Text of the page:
One in four bank branches set to close in massive cull
Focus will move to phone and internet banking
HUNDREDS of towns will lose their local banks as one in four branches are to close in a massive cull.
Details of the biggest shake-up of Irish retail banking in history can be revealed today. The Irish Independent has learnt of advanced plans at AIB, EBS, Ulster Bank and Permanent TSB to close 200 branches between them within two years.
There are 846 branches between AIB, EBS, Bank of Ireland, Ulster Bank and Permanent TSB -- but this is expected to fall to about 640.
The Irish Independent has learnt that written outlines of the branch-closing plans have been submitted to the Government and regulators.
The dramatic closure of so many branches will lead to the loss of thousands of jobs, on top of those already announced.
Banking services will be severely curtailed for those in rural areas, as many branches are largely loss-making.
During the property boom, these branches were able to prosper by selling mortgages, but they have now become expensive units. The only regular type of work is when customers come in to make a lodgment or open a savings account.
A spate of closures over the next 18 months to two years will include:
- AIB is planning to close 70 of its 270 branches. It also controls EBS, which has 84 branches. There are no details yet on how many of these are to go, but it is understood many will close, especially where there is an overlap. The bank said last week it was laying off 2,500 people and closing branches, but did not say how many.
- Ulster Bank is to close up to 40 of its branches. It has 146 outlets and is grappling with trying to get its payments systems back on track. This has delayed branch-pruning plans.
- Permanent TSB is to close up to 25 branches out of a total of 92. It has already said 15 would go, with the loss of 100 jobs, but the number has grown.
- National Irish Bank is to close all of its 27 branches.
It is understood that all the main banks have outlined their moves to the Central Bank and the Department of Finance, while some of the plans have also been outlined to unions.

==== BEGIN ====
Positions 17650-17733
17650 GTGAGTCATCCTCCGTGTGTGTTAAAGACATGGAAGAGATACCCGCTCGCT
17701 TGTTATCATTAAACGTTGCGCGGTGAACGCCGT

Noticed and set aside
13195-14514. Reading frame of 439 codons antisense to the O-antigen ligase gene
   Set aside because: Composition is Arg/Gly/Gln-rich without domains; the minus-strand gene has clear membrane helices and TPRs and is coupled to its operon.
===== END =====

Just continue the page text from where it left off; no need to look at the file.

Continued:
No details have been given yet to officials for the Bank of Ireland closures. Yesterday it continued to insist it was not closing any of its 254 branches.
The number of EBS outlets to go is unclear, but sources said most branches would close.
This means that about 200 outlets will close in the next 12 to 24 months.
There has been some surprise among banking analysts that so few branches have closed up to now, given the scale of the banking collapse that began in September 2008.
A total of €64bn of State money has had to be pumped into the domestic banks, while the UK has put £13bn (€16.5bn) into Ulster Bank.
Banks are set to come under pressure to alternate branch closures within a given area -- this is to avoid a single town losing both an AIB and an Ulster Bank branch, for example. How this will work and affect customers remains to be seen.
Already, people in country towns and villages feel they are losing out to larger urban areas, and yet they don't have the same access to broadband or wireless internet phone technology that urban areas enjoy.
People living in areas where branches are to close will be encouraged to use telephone and internet banking. Both AIB and National Irish Bank have signed deals with An Post to use the State 1,100 post offices for lodging cheques and cash.
Banks are expected to come under pressure to provide additional help for people who are not computer-literate. A good broadband service is a continuing concern.
The closure of branches is set to rip the commercial heart out of many towns -- with so many struggling already.
AIB, EBS, Ulster Bank and Permanent TSB had no official comment to make regarding any closures, while BoI said it wasn't planning any closures.